Christopher Paul Byrne is accused of inducing ‘ordinary’ and ‘vulnerable’ Islanders who had trusted him with their finances for years into investing into the high-risk Providence fund.
Opening the case for the prosecution, Crown Advocate Simon Thomas said that between them the 12 clients had lost a total of £2,730,000 and added that there was ‘very little chance any of them will see anything back’.
Mr Byrne, who ran the financial advisory company Lumiere Wealth, denies 21 counts of fraudulent inducement to invest money and failing to provide the Jersey Financial Services Commission with information following the issuing of a forthwith notice.
The 50-year-old admitted providing false information to the JFSC and carrying on unauthorised financial services business.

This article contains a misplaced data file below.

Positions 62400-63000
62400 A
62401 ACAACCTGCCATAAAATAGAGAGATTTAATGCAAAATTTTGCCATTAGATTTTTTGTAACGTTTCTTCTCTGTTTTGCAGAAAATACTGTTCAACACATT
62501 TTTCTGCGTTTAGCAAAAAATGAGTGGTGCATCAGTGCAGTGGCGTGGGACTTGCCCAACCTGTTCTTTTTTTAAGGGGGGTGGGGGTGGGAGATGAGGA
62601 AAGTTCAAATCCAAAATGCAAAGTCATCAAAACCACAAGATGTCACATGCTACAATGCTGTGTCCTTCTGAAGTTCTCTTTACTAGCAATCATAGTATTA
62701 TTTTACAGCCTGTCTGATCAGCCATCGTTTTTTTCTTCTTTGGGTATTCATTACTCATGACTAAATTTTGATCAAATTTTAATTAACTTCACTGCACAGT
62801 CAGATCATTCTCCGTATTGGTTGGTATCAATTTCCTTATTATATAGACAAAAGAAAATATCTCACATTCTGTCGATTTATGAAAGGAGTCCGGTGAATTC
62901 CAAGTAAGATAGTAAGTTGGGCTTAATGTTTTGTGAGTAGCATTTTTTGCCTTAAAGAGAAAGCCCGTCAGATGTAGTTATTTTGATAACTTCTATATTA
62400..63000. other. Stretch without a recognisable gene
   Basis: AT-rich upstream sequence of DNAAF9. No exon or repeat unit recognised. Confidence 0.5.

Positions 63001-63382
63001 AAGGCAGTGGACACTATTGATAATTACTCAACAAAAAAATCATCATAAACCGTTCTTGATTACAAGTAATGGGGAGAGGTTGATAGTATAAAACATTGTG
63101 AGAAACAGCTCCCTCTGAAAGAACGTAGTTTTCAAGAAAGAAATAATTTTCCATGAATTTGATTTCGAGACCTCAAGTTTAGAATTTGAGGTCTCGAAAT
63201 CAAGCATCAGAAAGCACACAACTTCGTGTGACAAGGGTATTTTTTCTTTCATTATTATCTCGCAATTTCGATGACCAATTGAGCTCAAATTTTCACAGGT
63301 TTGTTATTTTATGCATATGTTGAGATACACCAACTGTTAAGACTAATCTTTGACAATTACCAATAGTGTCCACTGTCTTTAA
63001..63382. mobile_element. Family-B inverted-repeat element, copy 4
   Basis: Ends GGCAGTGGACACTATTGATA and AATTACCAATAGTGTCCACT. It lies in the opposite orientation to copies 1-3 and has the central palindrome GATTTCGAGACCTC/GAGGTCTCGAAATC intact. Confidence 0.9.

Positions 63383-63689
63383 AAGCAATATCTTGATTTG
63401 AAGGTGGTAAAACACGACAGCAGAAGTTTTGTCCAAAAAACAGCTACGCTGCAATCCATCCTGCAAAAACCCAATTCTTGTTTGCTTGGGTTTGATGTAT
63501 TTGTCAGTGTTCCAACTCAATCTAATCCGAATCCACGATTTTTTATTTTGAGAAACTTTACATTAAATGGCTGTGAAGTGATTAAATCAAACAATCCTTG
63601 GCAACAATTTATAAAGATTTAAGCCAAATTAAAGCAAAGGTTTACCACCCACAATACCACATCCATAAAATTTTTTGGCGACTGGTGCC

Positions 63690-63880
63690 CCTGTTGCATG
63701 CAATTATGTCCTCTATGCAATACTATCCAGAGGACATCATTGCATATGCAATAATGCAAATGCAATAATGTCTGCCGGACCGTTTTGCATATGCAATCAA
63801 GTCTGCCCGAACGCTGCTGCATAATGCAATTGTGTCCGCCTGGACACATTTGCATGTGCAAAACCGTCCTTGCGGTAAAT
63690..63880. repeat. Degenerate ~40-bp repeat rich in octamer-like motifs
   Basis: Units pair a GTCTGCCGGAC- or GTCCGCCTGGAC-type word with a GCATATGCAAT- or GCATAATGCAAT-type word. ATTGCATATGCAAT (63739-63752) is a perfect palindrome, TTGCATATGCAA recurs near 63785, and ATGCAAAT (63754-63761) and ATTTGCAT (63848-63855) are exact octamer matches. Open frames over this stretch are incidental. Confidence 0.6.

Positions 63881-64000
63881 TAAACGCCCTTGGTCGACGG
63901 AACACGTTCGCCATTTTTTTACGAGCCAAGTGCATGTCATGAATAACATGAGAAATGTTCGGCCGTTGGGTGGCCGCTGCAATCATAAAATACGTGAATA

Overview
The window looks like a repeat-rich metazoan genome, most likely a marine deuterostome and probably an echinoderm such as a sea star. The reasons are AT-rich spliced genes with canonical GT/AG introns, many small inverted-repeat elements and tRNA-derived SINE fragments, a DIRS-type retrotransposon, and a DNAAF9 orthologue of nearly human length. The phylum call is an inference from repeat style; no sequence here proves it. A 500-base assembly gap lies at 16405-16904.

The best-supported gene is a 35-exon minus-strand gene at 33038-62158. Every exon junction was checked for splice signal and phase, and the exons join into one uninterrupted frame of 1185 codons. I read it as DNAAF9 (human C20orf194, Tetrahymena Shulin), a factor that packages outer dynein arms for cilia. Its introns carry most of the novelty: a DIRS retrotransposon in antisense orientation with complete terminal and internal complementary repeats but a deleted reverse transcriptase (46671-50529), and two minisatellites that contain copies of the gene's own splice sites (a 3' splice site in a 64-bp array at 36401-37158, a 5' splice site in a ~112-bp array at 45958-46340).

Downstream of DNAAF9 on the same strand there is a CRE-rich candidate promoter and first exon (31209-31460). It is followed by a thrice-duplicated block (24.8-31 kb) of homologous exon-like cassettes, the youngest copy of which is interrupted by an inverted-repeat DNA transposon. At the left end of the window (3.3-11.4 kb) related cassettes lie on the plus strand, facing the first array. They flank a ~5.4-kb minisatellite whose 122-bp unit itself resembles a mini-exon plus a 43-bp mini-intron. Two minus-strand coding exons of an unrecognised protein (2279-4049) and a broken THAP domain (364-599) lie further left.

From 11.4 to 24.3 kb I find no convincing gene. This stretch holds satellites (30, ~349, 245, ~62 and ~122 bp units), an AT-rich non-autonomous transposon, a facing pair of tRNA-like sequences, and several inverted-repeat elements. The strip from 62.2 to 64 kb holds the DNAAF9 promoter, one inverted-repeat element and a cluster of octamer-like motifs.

On Monday, the first day of the trial, which is expected to last six weeks and is being heard before Jurats, the court was told that one of Mr Byrne’s alleged victims was 79, was partially sighted and required a magnifying glass to be able to read.
Advocate Thomas added that Mr Byrne’s clients were not sophisticated investors and said the defendant failed to tell them that the parent company of the fund was a major shareholder in Lumiere Wealth.
‘What he told his clients and what he failed to tell his clients is at the heart of most of the counts on the indictment,’ Advocate Thomas said.